Alibi V.16 No.2 • Jan 11-17, 2007 

Music to Your Ears

Spring Crawl is set for Saturday, April 28, this year. That's three and a half months from now, but I started getting calls from bands asking how they can get on the bill back in October. So, while I truly admire your forethought and tenacity, for the millionth time, don't send me or anyone at the Alibi your demo. Here's Crawl coordinator Joe Anderson on what really works:

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Flyer on the Wall

RIP BTS

Say goodbye to Below the Sound with one last bust at Burt’s Tiki Lounge (free, 21+) on Friday, Jan. 12. Fivehundred, The Bellmont and Fando say they’ll help with the heavy lifting. (LM)

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Left Brain
Tabatha Roybal

Spotlight

At Home with Left Brain

Original progressive rock, fresh from the oven

Imagine a metal band at a house party. On ripped-up sofas, overturned chairs, and a floor littered with empty cans and bottles, a crowd moshes wildly as the band trashes its way through the set. A glass vase falls from the shelf, shattering on the tile floor and bringing the party to a halt. The moshers disappear, the sofas are repaired, the cans and bottles are (mostly) gone, but the band remains.

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Sonic Reducer

17 Pygmies 13 Blackbirds, 13 Lotus · Mos Def True Magic · Rod Lacy Blacklung

Who is manning the woodblock on 13 Blackbirds? I can get next to soupy folk ambience, super-blended vocals, even a mellow pace. But there is some woodblock-sounding thing (Or alternately, some other awkward percussion instrument. Is that a triangle?) plinking away in the foreground of a bunch of tracks. I zero in. I tap along. I jam ... with the woodblock. All the careful atmosphere falls away, and it's time for "The Woodblock Hour" with Woody and his Syncopated Block Boys. 13 Lotus, a second disc that remixes a song titled “Lotus,” replaces the woodblock with decent electronic work that provides a nice, unexpected contrast to the folksiness of it all.

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Courtesy of the Artist

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Their Kindness is Charade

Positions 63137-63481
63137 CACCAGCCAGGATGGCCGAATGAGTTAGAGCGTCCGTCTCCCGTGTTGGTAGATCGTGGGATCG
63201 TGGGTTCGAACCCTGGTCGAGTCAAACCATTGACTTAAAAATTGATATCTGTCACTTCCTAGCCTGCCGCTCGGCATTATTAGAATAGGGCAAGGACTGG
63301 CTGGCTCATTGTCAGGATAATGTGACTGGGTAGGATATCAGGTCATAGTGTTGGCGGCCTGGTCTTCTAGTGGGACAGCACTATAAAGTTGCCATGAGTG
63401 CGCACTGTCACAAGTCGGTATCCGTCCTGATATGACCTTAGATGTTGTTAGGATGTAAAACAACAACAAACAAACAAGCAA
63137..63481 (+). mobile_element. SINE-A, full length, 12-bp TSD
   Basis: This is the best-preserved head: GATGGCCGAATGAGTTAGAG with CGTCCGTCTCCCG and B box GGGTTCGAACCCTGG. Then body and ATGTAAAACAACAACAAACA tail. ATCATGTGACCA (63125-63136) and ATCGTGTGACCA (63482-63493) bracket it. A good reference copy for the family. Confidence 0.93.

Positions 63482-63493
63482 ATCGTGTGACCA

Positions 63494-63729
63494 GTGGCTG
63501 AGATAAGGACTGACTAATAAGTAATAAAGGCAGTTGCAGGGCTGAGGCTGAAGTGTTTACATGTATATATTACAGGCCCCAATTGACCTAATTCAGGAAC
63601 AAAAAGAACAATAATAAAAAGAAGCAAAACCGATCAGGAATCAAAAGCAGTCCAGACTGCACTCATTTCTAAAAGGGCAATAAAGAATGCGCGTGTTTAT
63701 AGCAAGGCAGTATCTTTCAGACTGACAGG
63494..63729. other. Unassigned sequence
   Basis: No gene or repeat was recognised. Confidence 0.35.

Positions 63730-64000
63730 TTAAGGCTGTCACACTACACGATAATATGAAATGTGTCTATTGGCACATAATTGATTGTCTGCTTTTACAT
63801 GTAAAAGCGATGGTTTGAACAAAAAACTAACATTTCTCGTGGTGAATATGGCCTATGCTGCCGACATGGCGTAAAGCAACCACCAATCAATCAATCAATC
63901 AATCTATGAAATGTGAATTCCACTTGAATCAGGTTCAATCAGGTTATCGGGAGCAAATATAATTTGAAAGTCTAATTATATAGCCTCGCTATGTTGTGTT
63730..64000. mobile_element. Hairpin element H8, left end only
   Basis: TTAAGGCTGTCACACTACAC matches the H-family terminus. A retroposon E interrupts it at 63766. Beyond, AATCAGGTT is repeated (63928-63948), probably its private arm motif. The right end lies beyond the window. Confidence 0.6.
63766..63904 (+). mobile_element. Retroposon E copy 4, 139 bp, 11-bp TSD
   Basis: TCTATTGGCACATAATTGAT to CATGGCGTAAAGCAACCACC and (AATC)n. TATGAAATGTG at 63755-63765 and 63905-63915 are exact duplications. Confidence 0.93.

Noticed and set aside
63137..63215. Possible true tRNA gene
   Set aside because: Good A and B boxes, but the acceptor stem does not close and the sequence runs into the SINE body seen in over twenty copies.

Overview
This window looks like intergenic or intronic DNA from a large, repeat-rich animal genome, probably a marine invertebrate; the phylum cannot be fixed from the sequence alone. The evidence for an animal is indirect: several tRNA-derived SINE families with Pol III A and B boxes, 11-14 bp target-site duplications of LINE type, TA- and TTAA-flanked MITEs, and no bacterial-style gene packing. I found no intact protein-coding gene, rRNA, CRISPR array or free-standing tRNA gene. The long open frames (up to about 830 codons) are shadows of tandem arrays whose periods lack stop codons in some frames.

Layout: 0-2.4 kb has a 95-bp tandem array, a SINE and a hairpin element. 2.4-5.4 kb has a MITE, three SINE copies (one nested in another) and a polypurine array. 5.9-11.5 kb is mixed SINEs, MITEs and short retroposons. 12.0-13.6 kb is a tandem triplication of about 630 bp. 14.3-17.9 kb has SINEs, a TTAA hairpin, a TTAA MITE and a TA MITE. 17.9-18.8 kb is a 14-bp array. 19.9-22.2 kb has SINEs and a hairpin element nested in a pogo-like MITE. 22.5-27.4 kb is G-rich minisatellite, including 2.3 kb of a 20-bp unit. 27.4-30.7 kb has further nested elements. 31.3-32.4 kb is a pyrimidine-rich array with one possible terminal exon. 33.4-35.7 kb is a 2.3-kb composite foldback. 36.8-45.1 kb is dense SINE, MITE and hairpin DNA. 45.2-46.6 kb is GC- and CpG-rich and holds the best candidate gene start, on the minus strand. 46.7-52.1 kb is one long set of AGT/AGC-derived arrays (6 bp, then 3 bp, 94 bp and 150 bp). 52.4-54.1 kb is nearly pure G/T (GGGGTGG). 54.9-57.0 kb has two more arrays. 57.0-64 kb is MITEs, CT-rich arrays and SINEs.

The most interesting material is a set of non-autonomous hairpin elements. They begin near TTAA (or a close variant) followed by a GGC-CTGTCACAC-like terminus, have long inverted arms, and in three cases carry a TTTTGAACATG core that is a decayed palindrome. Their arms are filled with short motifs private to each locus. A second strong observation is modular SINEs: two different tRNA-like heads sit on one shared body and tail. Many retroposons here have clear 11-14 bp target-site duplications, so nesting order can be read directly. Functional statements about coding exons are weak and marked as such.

Crystal Castles • electropunk, synth pop, witch house

Remember the thing called Witch House? How about darkwave? The constant bifurcation of artistic paths in the field of electronic music can be damnably confusing and irritating, as well as rewarding and helluva lot of fun too—as long as you pick the right band. When adherents of these sorts of genres aren't busy sorting their rainbow-colored toe socks and looking for tubes of Vick's Vaporub to snatch up at the local Walmart, then it's a pretty fair bet that they are listening to the likes of Crystal Castles, a duo of Canuck electro-arhats who've made their mark in the music world with a febrile and spooky glitchiness that has outlasted any names critics might apply in favor of an honestly, intimidatingly pure exploration of sounds that make humans dance and rejoice as they swirl around the very noisy and icy maelstrom of life and death. Ethan Kath and Edith Frances, AKA Crystal Castles, perform live in Burque on Thursday, Oct. 19. Viewed as an opportunity to joyfully and ferociously embrace the void, this ought to be a damn good show, but don't blame me if you can't remember your name afterwards.
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Courtesy of the Artist

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Special Beat Service

The English Beat • ska

Here's a brief on a band with three names, but unlike Eliot's bunch, these dudes are not a coterie of cats. At home across the pond, they're known as the Beat. In the land down under, kindly refer to them as the British Beat. Here in 'Merica, we call them the English Beat. But no matter what you call them, this estimable ensemble that still includes founder and guitarist Dave Wakeling—but not vocalist Ranking Roger—was partially responsible for the upsurge in popularity that two-tone ska saw on both sides of the Atlantic during the '80s and '90s. With a retinue of classic, upbeat jams like “Monkey Murders,” “Spar Wid Me” and “Save It for Later,” the band's touring the states again, impressing OG ska lovers as well as the next generation of horn-crazy youth with their combination of crazy stage antics and terrific tuneage. You can catch the outfit live here at the Duke City on Sunday, Oct. 22, at the Historic El Rey Theatre, but don't worry you don't need checkerboard pants or a smart little hat to enjoy this gig—just make sure those great big feet of yours are rested and ready to dance.
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